Taking a cue from entry 2346, I immediately went for the nuclear option and powered off fb40m. Someone will probably need to restart the backup script.
Backup script restarted.
Looks like there was a power outage. The control room workstations were all off (except for op440m). Rosalba and the projector's computer came back, but rossa and allegra are not lighting up their monitors.
linux1 and nodus and fb all appear to be on and answering their pings.
I'm going to leave it like this for the morning crew. If it
The monitors for allegra and rossa's seemed to be in a weird state after the power outage. I turned allegra and rossa on, but didn't see anything. However, I was after awhile able to ssh in. Power cycling the monitors did apparently got them talking with the computers again and displaying.
I had to power cycle the c1sus and c1iscex machines (they probably booted faster than linux1 and the fb machines, and thus didn't see their root and /cvs/cds directories). All the front ends seem to be working normally and we have damped optics.
The slow crates look to be working, such as c1psl, c1iool0, c1auxex and so forth.
Kiwamu turned the main laser back on.
Looks like there was a power outage.
I checked the vacuum system and judged there is no apparent issue.
The chambers and annulus had been vented before the power failure.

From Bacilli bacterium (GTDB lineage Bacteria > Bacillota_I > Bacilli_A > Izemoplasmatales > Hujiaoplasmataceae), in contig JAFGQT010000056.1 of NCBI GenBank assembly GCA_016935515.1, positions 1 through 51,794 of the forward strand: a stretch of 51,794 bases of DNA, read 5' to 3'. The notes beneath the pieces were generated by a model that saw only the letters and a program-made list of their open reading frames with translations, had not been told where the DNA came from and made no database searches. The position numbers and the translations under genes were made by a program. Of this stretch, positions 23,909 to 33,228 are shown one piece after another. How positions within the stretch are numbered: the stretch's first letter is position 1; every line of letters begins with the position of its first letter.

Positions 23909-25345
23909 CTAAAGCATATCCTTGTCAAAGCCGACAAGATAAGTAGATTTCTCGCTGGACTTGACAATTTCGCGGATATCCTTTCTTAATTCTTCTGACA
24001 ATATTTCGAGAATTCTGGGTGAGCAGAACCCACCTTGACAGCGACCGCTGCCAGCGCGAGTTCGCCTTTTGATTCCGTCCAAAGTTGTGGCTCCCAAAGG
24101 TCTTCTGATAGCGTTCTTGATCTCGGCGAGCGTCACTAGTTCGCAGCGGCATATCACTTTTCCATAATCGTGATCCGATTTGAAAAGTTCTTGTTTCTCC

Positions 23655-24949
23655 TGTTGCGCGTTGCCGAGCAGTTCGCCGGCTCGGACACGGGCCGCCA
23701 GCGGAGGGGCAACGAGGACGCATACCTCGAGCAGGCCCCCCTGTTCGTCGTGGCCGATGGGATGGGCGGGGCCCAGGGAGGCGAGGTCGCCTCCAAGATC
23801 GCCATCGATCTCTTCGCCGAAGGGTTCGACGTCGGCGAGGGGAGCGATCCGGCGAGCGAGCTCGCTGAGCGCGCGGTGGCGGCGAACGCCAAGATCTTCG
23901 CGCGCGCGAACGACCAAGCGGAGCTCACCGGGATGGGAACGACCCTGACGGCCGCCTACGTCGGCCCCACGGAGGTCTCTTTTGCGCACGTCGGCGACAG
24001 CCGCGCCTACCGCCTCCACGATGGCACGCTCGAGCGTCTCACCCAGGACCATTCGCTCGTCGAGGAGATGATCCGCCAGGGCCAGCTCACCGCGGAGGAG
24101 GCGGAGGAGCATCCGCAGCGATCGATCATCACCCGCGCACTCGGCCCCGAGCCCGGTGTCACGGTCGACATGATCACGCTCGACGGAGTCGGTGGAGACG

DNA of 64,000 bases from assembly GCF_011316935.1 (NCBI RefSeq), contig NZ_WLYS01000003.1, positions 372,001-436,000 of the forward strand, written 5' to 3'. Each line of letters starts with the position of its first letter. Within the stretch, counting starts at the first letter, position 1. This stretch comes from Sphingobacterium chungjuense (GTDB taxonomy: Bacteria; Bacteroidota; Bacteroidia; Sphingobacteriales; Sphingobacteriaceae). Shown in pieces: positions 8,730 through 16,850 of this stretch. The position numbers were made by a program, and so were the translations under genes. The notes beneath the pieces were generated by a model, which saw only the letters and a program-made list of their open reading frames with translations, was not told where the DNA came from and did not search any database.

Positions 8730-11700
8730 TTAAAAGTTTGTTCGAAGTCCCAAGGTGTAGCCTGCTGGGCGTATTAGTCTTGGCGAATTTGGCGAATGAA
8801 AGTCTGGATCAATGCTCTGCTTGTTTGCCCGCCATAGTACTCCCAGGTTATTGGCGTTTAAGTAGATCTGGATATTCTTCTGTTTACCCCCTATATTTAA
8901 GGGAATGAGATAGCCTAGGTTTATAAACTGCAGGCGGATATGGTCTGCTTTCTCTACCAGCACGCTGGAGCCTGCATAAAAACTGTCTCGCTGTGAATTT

So the matters are only on the TMPs.
TP1 showed the "Low Input Voltage" failure. I reset the error and the turbine was lift up and left not rotating.
TP2 and TP3 seem rotating at 50KRPM and the each lines show low pressur (~1e-7)
although I did not find the actual TP2/TP3 themselves.
One of the possibilities that we see a large low-frequency digital noise is due to Foton. I've checked the SOS coefficients that saves Foton with a Matlab coefficients. I used a 3 order low-pass cheby1 filter cheby1("LowPass",3,0.1,3)
In matlab I generated SOS model using 3 approaches
[A,B,C,D]=cheby1(3,0.1,3/1024) % create SS form
[sos,g]=ss2sos(A,B,C,D) % convert to SOS form
[z, p, k]=cheby1(3,0.1,3/1024) % create ZPK form
[sos,g]=zp2sos(z,p,k) % convert to SOS form
[b, a]=cheby1(3,0.1,3/1024) % create TF form
[sos,g]=tf2sos(b,a) % convert to SOS form